No let-up to Jewish building projects
Monday 20 July 1992
'This is a normal day. Look around you,' he said, pointing across the steep valley where giant cutters were slicing into the hillside, preparing the ground for more than 1,000 new Jewish homes. The Mount of Olives, in the midde distance, was obscured by a cloud of white dust.
If James Baker, the US Secretary of State, wants any proof during his visit to Israel that Jewish settlement is continuing apace, he need only take a 10-minute drive from Jerusalem to Maale Adummim. The settlement is technically in the occupied West Bank, but it is growing so fast that it almost adjoins Jerusalem.
Sprawling across the hilltops on the edge of the Judaean desert, it must be the fastest-growing suburb in the world. Cranes swing confidently through the sky, while below, concrete blocks pile up relentlessly to form row upon row of new 'units' - as the settlers' lego-like homes are called.
Yesterday the Israeli cabinet confirmed a decision taken by the Housing Ministry last week to freeze all new building contracts in the West Bank and Gaza while the country's building needs and settlement policy are assessed. The decision was designed to please Mr Baker and ease the way to the release of dollars 10bn in US loan guarantees. But the evidence on the ground is that the freeze has had no effect. It will take a strong arm to pull the stop button on Maale Adummim.
The foreman - who wished only to be known as Ismael - said all the men who worked under him were Palestinians. He saw no irony in the fact that they were helping the Israelis build homes on Palestinian land.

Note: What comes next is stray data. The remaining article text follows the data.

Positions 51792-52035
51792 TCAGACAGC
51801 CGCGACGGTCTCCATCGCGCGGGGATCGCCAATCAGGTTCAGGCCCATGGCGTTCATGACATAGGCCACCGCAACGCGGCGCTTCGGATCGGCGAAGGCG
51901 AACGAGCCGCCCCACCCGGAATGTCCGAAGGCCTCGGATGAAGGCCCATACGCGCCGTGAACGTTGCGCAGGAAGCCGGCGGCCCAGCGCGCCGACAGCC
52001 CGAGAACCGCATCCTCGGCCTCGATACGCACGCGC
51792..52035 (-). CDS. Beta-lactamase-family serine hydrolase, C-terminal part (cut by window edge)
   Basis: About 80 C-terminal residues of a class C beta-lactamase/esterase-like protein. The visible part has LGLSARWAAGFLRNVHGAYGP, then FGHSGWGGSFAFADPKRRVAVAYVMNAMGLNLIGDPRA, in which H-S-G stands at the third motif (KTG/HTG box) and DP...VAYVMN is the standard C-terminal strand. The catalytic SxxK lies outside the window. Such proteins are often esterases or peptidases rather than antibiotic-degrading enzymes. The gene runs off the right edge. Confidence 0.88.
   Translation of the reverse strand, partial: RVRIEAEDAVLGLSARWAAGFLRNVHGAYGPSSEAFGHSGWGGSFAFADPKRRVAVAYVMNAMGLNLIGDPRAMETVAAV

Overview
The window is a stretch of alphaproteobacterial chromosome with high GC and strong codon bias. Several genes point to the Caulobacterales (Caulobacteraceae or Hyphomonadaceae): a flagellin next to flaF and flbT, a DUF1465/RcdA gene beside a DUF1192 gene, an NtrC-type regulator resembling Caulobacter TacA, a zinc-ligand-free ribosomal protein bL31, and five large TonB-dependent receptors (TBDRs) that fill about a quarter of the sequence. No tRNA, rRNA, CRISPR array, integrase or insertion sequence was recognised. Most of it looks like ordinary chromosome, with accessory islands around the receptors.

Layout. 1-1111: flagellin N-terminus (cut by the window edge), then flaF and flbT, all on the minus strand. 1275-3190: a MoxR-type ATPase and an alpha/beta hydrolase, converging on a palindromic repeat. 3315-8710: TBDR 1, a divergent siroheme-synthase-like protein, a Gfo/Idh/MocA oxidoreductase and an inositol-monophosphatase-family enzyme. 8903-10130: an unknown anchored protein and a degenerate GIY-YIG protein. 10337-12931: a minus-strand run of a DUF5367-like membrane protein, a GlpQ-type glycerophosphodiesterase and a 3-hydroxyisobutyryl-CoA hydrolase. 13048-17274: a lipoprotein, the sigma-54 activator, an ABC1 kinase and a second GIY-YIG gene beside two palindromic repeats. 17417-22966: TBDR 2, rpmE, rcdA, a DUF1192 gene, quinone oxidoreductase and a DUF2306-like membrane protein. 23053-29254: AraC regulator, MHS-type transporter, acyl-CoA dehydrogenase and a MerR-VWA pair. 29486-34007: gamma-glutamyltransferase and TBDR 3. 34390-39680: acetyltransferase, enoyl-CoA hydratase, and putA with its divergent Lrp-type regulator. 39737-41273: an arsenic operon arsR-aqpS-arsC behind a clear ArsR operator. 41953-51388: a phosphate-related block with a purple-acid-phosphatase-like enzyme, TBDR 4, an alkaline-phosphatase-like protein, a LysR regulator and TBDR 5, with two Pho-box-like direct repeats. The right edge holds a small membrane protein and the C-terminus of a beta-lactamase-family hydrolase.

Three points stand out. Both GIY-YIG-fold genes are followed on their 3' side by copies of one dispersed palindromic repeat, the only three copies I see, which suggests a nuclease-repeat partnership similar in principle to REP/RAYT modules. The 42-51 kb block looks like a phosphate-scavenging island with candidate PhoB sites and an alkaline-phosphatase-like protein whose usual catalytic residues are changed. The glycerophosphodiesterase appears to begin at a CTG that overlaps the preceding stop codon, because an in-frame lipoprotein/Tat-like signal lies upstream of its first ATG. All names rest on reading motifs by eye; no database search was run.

'Yes it is our land. We want our land back. But we have to work. We have to eat to feed our children,' he said. 'If we Palestinians were not doing this then they would get Russians or others to do it for them.' Ismael has six children and lives in the a poor suburb of Arab East Jerusalem.
Ismael said he wanted peace. He hoped that the talks between Yitzhak Rabin, the Prime Minister, and Mr Baker would produce a solution.
'Perhaps the Palestinians will live in these houses eventually,' he said, grinning. Then he added: 'But Israel will never allow it.'
In the contractor's office, the plans for Maale Adummim were laid out neatly on the walls. The settlement already houses 15,000 people in 3,200 units. Under construction are 1,000 new homes which will house about 4,500 people. The master plan for Maale Adummim envisages a city of 50,000 people. The settlement's municipal boundaries spread far out into the West Bank, almost to Jericho, nearly 10 miles away.
Ben Greenberg, the deputy mayor, says that most residents are confident that Maale Adummim will never be 'frozen' because it is inside what Mr Rabin calls 'greater Jerusalem' and will therefore be defined as a 'security settlement' - necessary for Israel's defences. The new Prime Minister has said security settlements will be exempt from a building freeze, but he has yet to clarify which are 'security settlements' - and this will be a point at issue with Mr Baker today. In the past, the US has called for a total building freeze, but is showing signs of new flexibility.
'We hope we will still be able to achieve our objective of doubling the population in four to five years,' said Mr Greenberg, a lawyer, who along with the majority of the settlement's population, voted for the defeated Likud party in the June election.
'We did not give Rabin a blank cheque to dismantle 25 years of building,' Mr Greenberg said. 'Every city has to grow. We have to have new schools, roads and hospitals. If they try to stop us we will use every legal means to fight it.'
Leading article, page 20
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